"We have some of the greatest fans in the country, and I know they will enjoy the improvements. The fans will benefit from wider concourses, greater access to restrooms and concessions, and more comfortable seating. We want to maintain the reputation of being the toughest place to play in the Big Ten, while also making improvements to make every event an improved experience for the fans."
Other upgrades will include new locker rooms and lounges, meeting rooms, offices, laundry facilities, and equipment storage. A new ticket office will be created in Mackey that is approximately twice the size of the existing one in the Intercollegiate Athletic Facility. The current ticket office will be converted to a locker room for volleyball. The entire upper level of the IAF will be transformed into an academic center spanning approximately 10,000 square feet.
A landscaped corridor for the student-athlete center in the complex will extend between Ross-Ade Stadium and Mackey. Burke said the view of the brick athletic facilities along Northwestern Avenue will give the appearance of an athletics campus unto itself. In a larger sense, the kind of commitment Purdue is making to Mackey replicates the vision for Ross-Ade Stadium before its renovation in 2003, he said.
Plans call for a fundraising campaign to begin this year and conclude when construction documents are finished by the end of 2008. A year from now, football practice fields will be moved to the area where the Grand Prix Track is located northeast of the stadium. The track will be relocated to an area west of campus near the intersection of McCormick Road and Cherry Lane. Parking Lot F will be relocated to the site of the current outdoor practice field.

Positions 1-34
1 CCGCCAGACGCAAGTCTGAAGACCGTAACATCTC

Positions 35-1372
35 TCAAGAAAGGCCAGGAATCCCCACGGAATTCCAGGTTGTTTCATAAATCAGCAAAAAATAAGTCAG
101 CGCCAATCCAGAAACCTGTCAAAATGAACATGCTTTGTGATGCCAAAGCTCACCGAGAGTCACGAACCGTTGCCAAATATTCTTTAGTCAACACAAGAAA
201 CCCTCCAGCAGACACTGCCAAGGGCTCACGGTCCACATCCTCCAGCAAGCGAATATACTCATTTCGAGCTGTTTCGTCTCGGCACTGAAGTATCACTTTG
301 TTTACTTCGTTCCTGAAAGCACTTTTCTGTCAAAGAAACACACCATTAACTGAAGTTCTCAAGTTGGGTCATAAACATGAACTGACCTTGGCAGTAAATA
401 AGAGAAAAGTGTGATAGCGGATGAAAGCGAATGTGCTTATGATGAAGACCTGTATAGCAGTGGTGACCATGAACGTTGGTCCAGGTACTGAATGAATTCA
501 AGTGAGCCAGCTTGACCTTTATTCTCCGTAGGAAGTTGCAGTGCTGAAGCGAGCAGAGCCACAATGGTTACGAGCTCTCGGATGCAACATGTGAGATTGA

Construction and premium seat sales will start in 2009. Construction will be completed by the start of the 2011-2012 season. Mackey will remain the home court for Purdue men's and women's teams throughout the construction process.
"It was inevitable that this step would be taken at some point, and we think we're going about it in a fiscally prudent way," Burke said. "We think this will improve the opportunities for student-athletes to succeed first and foremost without coming at the expense of a taxpayer or an existing season ticket holder."
Since it opened in 1967, Mackey, named for late Purdue athletics director Guy "Red" Mackey, has earned a reputation as one of the premium basketball arenas in the nation. The men's program tops all Big Ten schools with 21 conference championships, while the women's program has won seven regular-season titles and six postseason tournament crowns since 1991.Since 1980 Iowa, Michigan State, Wisconsin, Ohio State and Penn State have built new arenas, while Illinois, Minnesota and Northwestern have renovated their facilities.
Writer: Dave Kitchell, (765) 496-9711, email@example.com
Source: Morgan Burke, (765) 494-3189
Tom Schott, (765) 494-3145, firstname.lastname@example.org
Purdue News Service: (765) 494-2096; email@example.com
Note to Journalists: High-resolution architectural renderings of the Mackey Arena Complex project are available at ftp:/ftp.purdue.edu/pub/pusports in the Mackey Complex folder
A publication-quality photo is available at http://news.uns.purdue.edu/images/+2007/MackeyNorth.jpg
A publication-quality photo is available at http://news.uns.purdue.edu/images/+2007/MackeyNight.jpg
A publication-quality photo is available at http://news.uns.purdue.edu/images/+2007/MackeyPlaza.jpg
A publication-quality photo is available at http://news.uns.purdue.edu/images/+2007/MackeySouth.jpg